BLOG POST: On December 31st, 2012 my good friend Stephanie Schilling got sober! Below is her Facebook post on her 4 year anniversary along with the article she wrote and was published on the Elephant Journal. You are beautiful inside and out Steph!
Four years ago on this day I was waking up to my first day sober in who knows how long. I never thought it was possible to live such a wonderful life without drugs or alcohol. Well, I’m happy to say it is, and it’s amazing. No days are as “bad” as they once were.
So, to be nice and ladylike, I’ll not use obscene language in my graditude post-but screw you drugs and alcohol. Done with those horribly drama-filled, sad, worrisome, confused, ragingly insane and lonely days where I thought you gave me strength. Don’t need ya. Ain’t giving in to ya.
Walking through the fire requires strength. God gives us the courage. Grateful He gave me the push I needed, and thank you all for sticking by my side through it all.
Happy to be celebrating my 4th year of sobriety today, and Happy New Year’s Eve everyone!! ?
Elephant Journal – Stop Drowning & Reach Out for Help Nov. 24, 2015
I took my first magical drink of liquid courage the Summer after my ninth grade.
The alcohol was flowing through my bloodstream like a vicious cycle of raging vengeance that gave me a fearless feeling of confidence and strength. What didn’t realize back then was just how strong that vicious cycle was.
I’ll never forget feeling so alone and hopeless. I did my best to avoid being honest with myself. I’d silently whisper to myself, “I’ll quit tomorrow.” I just wanted to feel the burn of another shot making its way down my throat to my empty stomach to relieve the anxiety and worry.
I received my first ticket for drunk driving at the age of 20. Several years later, I was diagnosed with Acute Pancreatitis. I spent 11 days in the hospital, and I still wasn’t done testing life. The doctors told me if I drank again I could die. Last time I checked, I wasn’t a cat with nine lives or some invincible superhero. I had to face my fears and the reality of my drinking problem in order to reach out my trembling hand for the necessary help and support I needed.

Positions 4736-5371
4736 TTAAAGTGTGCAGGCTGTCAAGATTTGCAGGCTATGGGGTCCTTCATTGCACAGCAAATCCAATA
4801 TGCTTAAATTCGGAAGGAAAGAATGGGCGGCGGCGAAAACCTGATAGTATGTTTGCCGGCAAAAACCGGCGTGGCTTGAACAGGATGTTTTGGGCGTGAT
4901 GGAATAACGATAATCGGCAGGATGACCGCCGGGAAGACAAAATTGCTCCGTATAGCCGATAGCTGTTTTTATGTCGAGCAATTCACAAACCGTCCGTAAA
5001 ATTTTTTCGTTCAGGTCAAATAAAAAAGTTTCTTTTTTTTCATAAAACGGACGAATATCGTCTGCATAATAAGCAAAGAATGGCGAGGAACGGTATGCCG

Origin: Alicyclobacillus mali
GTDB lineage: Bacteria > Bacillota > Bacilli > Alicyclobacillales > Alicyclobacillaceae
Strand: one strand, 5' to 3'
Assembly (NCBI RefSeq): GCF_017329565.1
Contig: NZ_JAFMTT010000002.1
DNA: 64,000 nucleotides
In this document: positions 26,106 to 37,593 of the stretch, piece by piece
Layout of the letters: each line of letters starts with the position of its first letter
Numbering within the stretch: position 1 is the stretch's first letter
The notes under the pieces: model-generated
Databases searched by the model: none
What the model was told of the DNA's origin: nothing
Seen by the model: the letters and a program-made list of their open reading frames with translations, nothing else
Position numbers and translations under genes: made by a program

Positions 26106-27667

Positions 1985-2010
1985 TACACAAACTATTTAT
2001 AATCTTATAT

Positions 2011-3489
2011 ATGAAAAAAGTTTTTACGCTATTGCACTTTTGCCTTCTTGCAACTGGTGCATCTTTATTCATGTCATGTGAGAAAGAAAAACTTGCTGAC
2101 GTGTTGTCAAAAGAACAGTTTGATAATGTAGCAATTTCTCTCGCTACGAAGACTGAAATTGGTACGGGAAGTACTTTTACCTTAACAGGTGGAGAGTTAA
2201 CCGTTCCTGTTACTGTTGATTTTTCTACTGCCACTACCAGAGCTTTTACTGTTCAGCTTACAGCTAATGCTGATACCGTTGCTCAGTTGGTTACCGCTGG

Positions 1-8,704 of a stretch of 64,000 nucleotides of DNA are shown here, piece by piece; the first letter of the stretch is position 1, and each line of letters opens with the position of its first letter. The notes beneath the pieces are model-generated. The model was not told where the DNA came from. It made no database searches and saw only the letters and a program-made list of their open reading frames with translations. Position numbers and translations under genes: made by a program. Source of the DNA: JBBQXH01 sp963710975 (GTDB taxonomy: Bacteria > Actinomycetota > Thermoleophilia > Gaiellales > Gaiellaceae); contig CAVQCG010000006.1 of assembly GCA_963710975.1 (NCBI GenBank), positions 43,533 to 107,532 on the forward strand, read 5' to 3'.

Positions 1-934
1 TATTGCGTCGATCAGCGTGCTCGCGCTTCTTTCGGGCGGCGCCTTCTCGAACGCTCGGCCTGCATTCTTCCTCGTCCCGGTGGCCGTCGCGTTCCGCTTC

I didn’t want to admit my drinking was out of control to myself, much less to someone else. I thought I could never face reality, and that all the positive posts on social media were just a bunch of crap, “How could they really be happy sober?” My pride and delusional thinking always wanted to overpower the reality. My alcohol use was numbing my pain and drowning my thoughts.
When alcohol isn’t present, the reality sets in—we become sad, depressed and hopeless. We feel like we’re never going to heal. The reality is that we can be happy and sober.
I’m not trying to lead anyone to believe that the last three and a half clean and sober years of my life have been all sunshine and rainbows. The truth is that the struggle is real, denial is huge, and acceptance is key.
Luckily, we are never alone in this fight. Those positive social media posts from friends, loved ones and strangers are true. They do care, and they do want to hear from us. Even that stranger we just followed on Instagram that posts all those quotes about life and positivity—they care.
The one thing I know from experience is that the most depressingly scary and painful times when it seemed like all hope was gone, there was someone somewhere out there struggling much more than I was. At the same time, there was also someone somewhere out there that loved me much more than I loved myself.
The pain we think will never go away will heal. We will begin a miraculous new journey of a life we never knew we could have.
The first step for us to heal and recover is to admit that we have a problem. There comes a time when we must let ourselves be raw and vulnerable to ask for the help we so desperately need. Asking for that help doesn’t mean we failed at life, or lack willpower. It gives us a clear understanding that the helplessness and suffering will not just go away.
Alcoholism and addiction is a disease that we can’t fight alone. It’s a wickedly dangerous cycle of insanity. That shit*y gut-wrenching pain we’re feeling is temporary, and with each new day our beautiful souls are blessed with, we have the power to make it a better day than the one before.
We can avoid feeling pressured to follow the status quo, or the group that checks in to the same trendy night club every weekend. Let go of the thought that there is some rockstar wizard of sorts out there judging our cool points based on whether or not we drink or do drugs.
Life is not a contest. We all breathe the same air. Sometimes we have to make decisions that won’t meet with acceptance from those around us. Besides, you already are the rockstar, so wake the hell up and rock this world like the rockstar that you were meant to be.
Get your sh*t together and create your new self-confidence to radiate along whatever path you choose. Yes, we can still have hard nights and lazy days. Nightclub, or no nightclub, I’ll bet you will be much happier the next morning waking up without a hangover, drunken texts, a mascara-stained pillowcase, and filled with much more serenity.
Before the beastly gripping disease or illness buries you in a cold, dark coffin, reach out and ask for help from that loved one or stranger. Stay strong, and beat that freaking disease’s ass with wisdom and courage.
Anticipate the wondrous surprises to come in the new life you never imagined was possible.